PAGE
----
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Contribution to Book
Viral Marketing
Encyclopedia of Social Media and Politics
  • Kevin Y. Wang, Butler University
  • Mark A. Rademacher, Butler University
Document Type
Book Chapter
Publication Date
1-1-2014
Additional Publication URL
https://us.sagepub.com/en-us/nam/encyclopedia-of-social-media-and-politics/book239101
Abstract
Viral marketing refers to the application of traditional word-of-mouth marketing to the online environment. Originally developed by Steve Jurvetson and Tim Draper in 1997, the term is used to describe online techniques designed to generate peer-to-peer conversation and buzz about a company, brand, product, or service. A message that contains something of value or appeal is diffused throughout members of a given social network, and ideally across networks, in an exponential fashion, much like the spread of a virus in medical parlance. The rapid adoption of digital and social media tools by politicians has led to an increased visibility and impact of viral marketing efforts in political campaigns, particularly since the 2008 U.S. presidential campaign. Common viral marketing techniques include, but are not limited to, a systematic and strategic deployment of viral e-mail messages, You Tube videos, blogs, microblogs (such as Twitter), social networking Web sites, podcasts, online games, and text messages.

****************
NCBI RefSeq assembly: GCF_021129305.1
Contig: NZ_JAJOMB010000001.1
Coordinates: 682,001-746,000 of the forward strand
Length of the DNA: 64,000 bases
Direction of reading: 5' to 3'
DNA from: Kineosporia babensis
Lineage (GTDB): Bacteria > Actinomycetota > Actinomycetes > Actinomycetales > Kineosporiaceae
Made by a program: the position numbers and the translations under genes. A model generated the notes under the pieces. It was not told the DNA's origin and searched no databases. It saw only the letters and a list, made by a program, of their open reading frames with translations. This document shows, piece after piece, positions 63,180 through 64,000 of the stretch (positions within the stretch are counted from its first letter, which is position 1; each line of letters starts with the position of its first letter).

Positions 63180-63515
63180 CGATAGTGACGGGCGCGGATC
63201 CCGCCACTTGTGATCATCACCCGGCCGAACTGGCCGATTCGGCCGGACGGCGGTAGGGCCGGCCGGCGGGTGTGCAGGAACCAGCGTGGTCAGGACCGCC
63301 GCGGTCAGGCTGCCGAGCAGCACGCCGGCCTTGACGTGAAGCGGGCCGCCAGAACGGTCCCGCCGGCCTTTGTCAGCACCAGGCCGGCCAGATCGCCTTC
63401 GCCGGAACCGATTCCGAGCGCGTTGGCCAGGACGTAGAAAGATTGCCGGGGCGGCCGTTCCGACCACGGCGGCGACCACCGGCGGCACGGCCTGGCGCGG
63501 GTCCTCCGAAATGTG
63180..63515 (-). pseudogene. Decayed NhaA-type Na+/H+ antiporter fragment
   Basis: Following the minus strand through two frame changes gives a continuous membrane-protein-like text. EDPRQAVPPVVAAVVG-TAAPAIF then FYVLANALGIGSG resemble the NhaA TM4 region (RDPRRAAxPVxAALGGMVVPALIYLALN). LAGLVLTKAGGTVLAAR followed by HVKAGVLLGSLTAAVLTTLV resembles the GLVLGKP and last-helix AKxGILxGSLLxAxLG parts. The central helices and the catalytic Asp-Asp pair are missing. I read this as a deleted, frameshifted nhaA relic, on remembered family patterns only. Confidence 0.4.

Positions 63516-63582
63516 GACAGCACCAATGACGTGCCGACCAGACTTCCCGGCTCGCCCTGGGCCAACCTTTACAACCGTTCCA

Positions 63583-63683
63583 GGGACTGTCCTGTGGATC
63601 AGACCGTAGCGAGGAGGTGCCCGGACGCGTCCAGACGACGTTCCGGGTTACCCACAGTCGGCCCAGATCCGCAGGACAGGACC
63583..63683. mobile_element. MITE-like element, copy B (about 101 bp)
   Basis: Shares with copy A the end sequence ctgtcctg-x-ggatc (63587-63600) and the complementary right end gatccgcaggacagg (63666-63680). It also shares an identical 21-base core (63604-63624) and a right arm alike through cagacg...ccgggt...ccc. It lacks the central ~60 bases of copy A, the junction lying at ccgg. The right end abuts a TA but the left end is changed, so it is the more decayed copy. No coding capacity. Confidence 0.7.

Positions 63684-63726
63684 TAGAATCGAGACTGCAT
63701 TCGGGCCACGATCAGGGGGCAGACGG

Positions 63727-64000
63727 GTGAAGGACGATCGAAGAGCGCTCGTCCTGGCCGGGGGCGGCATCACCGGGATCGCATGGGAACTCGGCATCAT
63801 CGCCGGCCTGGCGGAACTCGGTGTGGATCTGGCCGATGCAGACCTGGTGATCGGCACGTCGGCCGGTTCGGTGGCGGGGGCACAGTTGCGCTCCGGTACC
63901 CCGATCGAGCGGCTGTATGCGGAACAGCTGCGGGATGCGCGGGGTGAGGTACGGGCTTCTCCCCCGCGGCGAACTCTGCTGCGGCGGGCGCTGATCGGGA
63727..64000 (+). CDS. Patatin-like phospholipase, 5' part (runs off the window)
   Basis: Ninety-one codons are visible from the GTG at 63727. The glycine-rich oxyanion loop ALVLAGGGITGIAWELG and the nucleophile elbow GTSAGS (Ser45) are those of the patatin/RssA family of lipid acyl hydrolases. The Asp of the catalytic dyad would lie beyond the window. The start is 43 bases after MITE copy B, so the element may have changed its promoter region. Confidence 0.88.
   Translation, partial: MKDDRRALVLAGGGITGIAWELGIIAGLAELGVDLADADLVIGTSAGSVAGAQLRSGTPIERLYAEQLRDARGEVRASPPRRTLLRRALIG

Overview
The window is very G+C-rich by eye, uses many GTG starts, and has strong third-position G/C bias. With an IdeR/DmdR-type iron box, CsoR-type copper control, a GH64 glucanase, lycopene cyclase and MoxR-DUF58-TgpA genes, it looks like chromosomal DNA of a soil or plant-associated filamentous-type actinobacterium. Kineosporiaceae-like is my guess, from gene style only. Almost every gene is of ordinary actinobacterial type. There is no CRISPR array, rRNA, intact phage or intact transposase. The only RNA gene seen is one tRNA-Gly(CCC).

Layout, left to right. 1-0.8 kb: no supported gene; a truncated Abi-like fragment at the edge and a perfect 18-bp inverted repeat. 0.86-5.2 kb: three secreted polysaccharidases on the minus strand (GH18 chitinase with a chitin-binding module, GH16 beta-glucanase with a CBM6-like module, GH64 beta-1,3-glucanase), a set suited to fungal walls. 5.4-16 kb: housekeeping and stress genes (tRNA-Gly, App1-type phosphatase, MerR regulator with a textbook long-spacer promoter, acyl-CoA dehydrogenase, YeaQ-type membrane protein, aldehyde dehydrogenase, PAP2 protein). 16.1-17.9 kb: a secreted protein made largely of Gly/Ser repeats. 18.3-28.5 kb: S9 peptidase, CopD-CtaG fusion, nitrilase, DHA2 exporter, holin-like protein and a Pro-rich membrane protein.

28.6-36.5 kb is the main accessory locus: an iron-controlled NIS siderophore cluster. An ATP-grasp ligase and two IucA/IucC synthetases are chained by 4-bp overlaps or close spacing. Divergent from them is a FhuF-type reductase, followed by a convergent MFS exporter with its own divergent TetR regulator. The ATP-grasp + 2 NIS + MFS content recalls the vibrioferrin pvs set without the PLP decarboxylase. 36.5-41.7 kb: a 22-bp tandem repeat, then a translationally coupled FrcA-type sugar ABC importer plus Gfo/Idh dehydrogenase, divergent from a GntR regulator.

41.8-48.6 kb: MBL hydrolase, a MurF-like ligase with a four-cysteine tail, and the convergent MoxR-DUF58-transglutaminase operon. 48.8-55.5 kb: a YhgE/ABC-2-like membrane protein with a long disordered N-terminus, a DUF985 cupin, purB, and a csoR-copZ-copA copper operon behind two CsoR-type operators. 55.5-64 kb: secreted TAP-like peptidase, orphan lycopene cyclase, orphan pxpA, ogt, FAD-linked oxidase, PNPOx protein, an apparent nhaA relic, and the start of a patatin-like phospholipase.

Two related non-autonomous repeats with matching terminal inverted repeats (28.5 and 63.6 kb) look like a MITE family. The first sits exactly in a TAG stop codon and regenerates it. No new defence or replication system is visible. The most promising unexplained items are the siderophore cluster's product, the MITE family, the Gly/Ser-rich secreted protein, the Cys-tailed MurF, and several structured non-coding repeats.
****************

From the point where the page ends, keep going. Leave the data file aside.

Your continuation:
Rights

This entry was archived with permission from Sage, all rights reserved. Distributing, reselling, or any repurposing of the content is not allowed. The content can only reside in the repository of the requesting institution. SAGE material is not to be used for commercial MOOCs or any other commercial purposes without permission. Document also available from The Encyclopedia of Social Media and Politics.

Citation Information
Kevin Y. Wang and Mark A. Rademacher. "Viral Marketing" Encyclopedia of Social Media and Politics Vol. 3 (2014) p. 1320 - 1323
Available at: http://works.bepress.com/mark_rademacher1/10/